[Libreoffice] minutes of tech steering call ...

Norbert Thiebaud nthiebaud at gmail.com
Fri Jun 24 17:21:59 PDT 2011

On Fri, Jun 24, 2011 at 6:00 PM, Cor Nouws <oolst at nouenoff.nl> wrote:
>>        Indeed - by freezing earlier we could potentially make things worse
>> ;-)
> Warning: you're going to loose me completely in the next paragraph.
>> because QA will not have started at all, and thus there will apparently
>> be no bugs to fix, and hackers will then get really stuck into working
>> on another branch, which will diverge far more from the code we're
>> releasing, such that they have less interest / ability to fix bugs in
>> the stable version by the time QA arrives in earnest so ...
> Do misunderstand the meaning of 'freezing'? I understand it as the point
> from where only bug fixes are allowed to the branch.
> So a longer time frame without large clean-up, re-factoring, other smart
> improvements and new features. Definitely this gives more time to find and
> fix bugs.

Well true except that it freeze _that_ branch... but it does not
_force_ people to stop working on master.

So what I understand Michael saying is:

1/ you freeze and create the 3.X branch
2/ little test is done on 3.X branch for the reasons aforementioned
3/ with little bug reporting, in the mean-time most dev go back to
hacking on master (without freeze)
4/ Just before or just after release there is a rush of QA activity
that uncover all these latent bug...
5/ by this time the dev have been working on something else for 3-6-9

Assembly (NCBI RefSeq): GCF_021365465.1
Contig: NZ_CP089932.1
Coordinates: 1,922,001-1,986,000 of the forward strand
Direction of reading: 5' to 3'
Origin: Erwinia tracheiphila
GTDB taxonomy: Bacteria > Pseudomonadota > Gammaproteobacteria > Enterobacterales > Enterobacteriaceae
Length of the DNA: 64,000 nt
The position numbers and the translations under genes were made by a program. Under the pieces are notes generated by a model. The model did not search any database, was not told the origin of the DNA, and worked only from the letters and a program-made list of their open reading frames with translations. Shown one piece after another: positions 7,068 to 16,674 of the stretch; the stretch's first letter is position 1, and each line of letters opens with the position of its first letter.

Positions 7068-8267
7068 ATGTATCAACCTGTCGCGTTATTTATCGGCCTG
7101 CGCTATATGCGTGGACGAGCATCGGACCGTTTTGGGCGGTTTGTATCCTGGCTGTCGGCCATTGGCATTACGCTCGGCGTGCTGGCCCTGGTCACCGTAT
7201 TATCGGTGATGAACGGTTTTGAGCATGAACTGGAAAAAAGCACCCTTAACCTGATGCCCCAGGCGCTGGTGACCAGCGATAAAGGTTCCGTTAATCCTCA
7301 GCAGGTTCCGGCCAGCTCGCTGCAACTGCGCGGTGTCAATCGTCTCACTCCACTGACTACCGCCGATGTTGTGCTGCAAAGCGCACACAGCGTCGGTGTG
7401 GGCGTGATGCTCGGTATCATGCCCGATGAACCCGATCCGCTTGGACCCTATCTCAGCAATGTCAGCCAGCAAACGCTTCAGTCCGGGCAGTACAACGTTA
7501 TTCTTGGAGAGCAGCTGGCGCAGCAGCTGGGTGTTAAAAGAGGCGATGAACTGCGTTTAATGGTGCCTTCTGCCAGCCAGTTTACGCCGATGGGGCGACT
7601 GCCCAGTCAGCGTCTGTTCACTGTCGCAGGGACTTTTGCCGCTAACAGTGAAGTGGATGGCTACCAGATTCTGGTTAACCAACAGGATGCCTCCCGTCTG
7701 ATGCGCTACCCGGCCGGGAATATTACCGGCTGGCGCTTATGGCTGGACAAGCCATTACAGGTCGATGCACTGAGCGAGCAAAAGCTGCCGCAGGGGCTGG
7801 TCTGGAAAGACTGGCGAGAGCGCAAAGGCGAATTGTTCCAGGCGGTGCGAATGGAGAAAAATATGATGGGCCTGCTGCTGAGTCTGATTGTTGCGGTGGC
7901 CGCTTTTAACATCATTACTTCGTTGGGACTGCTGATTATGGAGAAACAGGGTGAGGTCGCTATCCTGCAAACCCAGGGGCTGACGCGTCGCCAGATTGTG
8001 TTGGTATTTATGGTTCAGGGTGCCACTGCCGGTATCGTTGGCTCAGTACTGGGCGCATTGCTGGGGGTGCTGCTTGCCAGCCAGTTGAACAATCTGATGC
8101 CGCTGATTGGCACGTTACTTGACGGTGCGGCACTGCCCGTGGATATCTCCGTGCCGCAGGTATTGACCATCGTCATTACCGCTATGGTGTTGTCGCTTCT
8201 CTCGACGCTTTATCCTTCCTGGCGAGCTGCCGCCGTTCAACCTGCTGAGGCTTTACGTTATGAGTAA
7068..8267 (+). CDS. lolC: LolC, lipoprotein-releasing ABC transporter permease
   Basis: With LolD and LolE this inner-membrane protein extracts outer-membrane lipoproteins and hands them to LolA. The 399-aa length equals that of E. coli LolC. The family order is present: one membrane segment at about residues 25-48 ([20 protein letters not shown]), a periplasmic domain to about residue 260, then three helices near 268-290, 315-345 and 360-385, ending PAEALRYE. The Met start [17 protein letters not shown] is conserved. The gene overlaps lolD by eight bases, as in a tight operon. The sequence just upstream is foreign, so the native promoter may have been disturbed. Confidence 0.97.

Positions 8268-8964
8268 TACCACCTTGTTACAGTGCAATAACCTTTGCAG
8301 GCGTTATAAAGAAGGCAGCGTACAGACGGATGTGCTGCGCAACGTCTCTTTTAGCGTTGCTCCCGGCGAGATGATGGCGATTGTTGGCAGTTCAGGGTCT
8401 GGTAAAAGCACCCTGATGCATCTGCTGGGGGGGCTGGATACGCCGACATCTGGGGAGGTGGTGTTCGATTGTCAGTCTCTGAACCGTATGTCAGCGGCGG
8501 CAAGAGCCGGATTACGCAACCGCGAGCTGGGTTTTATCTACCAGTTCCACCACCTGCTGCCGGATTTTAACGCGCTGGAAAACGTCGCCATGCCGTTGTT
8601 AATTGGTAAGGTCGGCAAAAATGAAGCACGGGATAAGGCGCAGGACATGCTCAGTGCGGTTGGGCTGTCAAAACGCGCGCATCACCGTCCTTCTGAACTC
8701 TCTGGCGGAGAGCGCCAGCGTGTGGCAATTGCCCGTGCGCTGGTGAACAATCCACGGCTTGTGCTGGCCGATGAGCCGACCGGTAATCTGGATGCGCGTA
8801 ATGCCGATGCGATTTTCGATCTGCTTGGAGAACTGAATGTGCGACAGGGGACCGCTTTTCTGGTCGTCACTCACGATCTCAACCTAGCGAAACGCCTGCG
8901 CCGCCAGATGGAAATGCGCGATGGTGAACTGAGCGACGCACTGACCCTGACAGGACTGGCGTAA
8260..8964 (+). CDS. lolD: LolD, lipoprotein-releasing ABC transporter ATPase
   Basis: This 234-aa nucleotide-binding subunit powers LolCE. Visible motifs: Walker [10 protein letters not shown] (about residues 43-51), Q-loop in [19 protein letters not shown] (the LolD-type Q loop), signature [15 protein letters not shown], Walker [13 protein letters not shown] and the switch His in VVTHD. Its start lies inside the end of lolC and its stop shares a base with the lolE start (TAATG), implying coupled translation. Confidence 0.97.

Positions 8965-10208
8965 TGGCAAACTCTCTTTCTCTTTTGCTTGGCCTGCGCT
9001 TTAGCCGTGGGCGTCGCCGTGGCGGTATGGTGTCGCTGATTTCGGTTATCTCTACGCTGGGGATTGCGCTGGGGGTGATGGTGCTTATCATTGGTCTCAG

weeks (pick the number of week you want the 'freeze to be')
6/ the level or interest to go back in time (code-wise) is vanishing...

iow: QA should really be a continuous process, just as dev. that is QA
should (also) be done on master, with an emphasis on pre-freeze
period, so that bugs are uncovered pre-freeze as much as possible.
Then the freeze period is the time when: we branch the code and limit
the change to it to fix-bug and QA _intensify_ right when we freeze so
that bug report pour in soon after the freeze, not 3 -4 weeks after

Freezing, in my mind means: we have something close enough of being
good. we freeze and spend some time to make it release-good. but for
that to work, it need a concerted effort of all, not just dev stopping
to code on that branch. By moving the testing more toward master, we
could minimize these epic 'rush' to RC that I have noticed so far,
when all the full time dev are swamped, rushing to fix RC in time...
It is not good for them, and it is not good for the rest of us nor for
master as we are both essentially orphaned for a 3-4 week period, when
our 'champions' have no time and little patience to help and guide...

As caolan said in another post, 'master' should no be seen as
'unstable'. 'master' should be seen as the latest version about to be
released... Sure there will be time when master breaks... but that
should be rare and short-lived. And it is the Dev's responsibility to
take master breakage seriously, it is a 'culture' that we need to
develop and engrain at the core of our 'community'.
We are making progress toward that goal, notably by improving the
automation and tooling around master. Right now Linux and Mac build
breakage are typically detected in less than 30 minutes... Windows is
still a problem, but it is not hopeless... There is a lot of work to
be done to automate testing, and QA can help with that. In the end, as